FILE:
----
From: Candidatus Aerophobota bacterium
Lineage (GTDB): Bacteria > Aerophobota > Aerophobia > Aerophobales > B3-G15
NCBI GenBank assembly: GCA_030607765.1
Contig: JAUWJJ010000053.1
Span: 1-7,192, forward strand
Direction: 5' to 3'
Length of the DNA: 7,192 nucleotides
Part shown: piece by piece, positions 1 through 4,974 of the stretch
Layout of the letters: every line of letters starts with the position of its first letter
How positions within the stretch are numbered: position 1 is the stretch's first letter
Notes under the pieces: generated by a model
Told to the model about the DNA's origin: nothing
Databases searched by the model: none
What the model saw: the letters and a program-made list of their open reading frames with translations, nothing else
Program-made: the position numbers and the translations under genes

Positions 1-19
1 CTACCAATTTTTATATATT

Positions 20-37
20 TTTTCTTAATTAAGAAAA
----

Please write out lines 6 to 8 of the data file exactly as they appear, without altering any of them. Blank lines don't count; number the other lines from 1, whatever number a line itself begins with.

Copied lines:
Direction: 5' to 3'
Length of the DNA: 7,192 nucleotides
Part shown: piece by piece, positions 1 through 4,974 of the stretch